Point here is that I think that it's important to get a feel for the level of the group. And I'm sure that it's pretty darn hard to do because you want to push the group further than they are used to (i.e., challenge their own status quo) but you don't want to overdo it. But, seriously, I have like a Spidey 6th sense that sends an alert to my back when I feel like my students are overwhelmed by something that I just taught them. Surely I'm not the only freak like that.
Instructors have been much better at doing that... and, PLEASE, keep on doing that.
Comments I had received:
Holy cow! Someone did that bridge thing in a warm-up?!?! That's crazy! Not only is it hard, you can hurt yourself - badly! - if you slip. I'm glad I missed that workshop!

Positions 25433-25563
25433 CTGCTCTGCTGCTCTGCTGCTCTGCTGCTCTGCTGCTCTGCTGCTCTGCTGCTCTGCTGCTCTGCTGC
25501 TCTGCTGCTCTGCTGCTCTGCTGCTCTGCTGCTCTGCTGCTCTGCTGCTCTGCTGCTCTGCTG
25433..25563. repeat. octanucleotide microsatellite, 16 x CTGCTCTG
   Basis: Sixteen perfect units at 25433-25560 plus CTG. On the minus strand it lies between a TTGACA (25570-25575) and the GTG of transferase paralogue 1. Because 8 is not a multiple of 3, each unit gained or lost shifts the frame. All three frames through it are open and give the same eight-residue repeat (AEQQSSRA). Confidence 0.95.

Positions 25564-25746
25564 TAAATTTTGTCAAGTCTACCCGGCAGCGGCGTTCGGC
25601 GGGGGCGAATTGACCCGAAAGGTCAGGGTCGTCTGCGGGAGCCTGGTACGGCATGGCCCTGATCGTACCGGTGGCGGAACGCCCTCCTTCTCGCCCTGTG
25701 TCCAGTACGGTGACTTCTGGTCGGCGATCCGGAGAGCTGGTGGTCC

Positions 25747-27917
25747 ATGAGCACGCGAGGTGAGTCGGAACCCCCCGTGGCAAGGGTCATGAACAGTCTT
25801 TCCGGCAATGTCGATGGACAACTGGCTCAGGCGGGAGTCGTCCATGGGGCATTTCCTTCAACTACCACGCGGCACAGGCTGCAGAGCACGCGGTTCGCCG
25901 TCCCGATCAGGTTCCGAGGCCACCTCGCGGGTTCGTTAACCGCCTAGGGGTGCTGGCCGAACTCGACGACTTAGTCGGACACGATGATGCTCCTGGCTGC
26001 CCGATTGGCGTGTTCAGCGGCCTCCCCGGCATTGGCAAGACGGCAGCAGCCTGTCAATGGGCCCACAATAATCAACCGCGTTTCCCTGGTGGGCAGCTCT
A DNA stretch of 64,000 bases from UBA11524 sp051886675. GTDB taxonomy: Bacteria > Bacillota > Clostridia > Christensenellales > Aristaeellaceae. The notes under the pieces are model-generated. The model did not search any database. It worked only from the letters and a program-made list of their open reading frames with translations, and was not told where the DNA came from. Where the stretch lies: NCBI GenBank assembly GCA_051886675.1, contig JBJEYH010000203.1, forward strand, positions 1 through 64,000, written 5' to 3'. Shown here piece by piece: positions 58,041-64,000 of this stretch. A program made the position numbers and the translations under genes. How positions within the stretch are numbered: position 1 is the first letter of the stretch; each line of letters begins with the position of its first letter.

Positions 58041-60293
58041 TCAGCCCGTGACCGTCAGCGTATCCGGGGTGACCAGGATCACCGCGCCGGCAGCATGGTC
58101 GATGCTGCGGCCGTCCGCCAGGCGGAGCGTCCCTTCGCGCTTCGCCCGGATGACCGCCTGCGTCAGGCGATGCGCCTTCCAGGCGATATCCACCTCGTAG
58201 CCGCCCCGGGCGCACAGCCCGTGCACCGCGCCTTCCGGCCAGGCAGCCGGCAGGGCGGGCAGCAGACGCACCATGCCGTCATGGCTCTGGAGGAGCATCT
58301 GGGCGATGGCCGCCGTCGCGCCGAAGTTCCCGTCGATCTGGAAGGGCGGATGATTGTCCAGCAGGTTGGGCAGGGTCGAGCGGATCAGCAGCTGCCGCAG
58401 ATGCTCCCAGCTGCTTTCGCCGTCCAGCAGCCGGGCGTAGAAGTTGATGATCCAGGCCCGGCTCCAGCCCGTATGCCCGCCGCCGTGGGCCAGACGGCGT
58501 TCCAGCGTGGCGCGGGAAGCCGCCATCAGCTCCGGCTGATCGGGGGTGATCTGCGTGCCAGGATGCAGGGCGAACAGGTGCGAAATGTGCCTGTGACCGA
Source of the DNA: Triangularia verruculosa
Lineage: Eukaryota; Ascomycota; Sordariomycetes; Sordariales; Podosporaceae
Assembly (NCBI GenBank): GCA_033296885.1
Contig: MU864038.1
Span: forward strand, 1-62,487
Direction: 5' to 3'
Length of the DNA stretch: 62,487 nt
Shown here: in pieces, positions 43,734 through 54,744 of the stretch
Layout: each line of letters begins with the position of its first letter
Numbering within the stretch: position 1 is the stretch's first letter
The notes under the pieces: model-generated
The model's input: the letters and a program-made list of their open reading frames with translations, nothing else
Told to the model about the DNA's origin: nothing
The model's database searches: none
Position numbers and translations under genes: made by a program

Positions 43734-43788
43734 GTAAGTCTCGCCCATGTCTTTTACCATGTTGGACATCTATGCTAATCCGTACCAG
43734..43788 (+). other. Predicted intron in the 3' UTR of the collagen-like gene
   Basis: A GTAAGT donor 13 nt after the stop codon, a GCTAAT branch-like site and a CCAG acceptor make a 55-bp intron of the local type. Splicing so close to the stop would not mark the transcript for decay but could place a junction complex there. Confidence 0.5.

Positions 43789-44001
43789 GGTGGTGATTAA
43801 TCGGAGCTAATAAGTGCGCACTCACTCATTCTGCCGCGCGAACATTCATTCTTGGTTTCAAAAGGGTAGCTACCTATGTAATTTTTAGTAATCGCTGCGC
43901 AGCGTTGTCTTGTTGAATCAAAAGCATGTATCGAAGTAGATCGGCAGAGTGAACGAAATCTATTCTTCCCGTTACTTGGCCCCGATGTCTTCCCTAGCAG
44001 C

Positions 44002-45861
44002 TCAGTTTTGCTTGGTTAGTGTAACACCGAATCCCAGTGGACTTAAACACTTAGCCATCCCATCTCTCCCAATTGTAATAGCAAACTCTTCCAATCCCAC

I am so glad you expressed this. I was just discussing the same thing with a friend a few days ago. The thing about yoga is that it is an individual practice. No two bodies are the same and a person can be a true yogi without being bendy and a person may not be a good yogi just because he or she is bendy. And not to name names either, but I have had bellydance instructors who throw in advanced yoga poses [including wheel] during warmup. Participants feel they will get more "princess points" if they do that pose they've never done before and no one is spotting them. That is so NOT yoga! I am bendy too, but I have only been taking yoga for a year and a half. That's not enough to safely do some of the "required" moves in these crazy competitive warm-up sessions. I have injured myself more doing these crazy warm-ups in bellydance than in my yoga classes. That said, I have had some amazing yoga and bellydance instructors who have said that they know their limitations as well as their own gifts and they impart that same wisdom to their students. Those are the instructors who keep me coming back for more! Asanas shouldn't be used as a bizarre hazing ritual -- neither should bellydance moves for that matter. ;]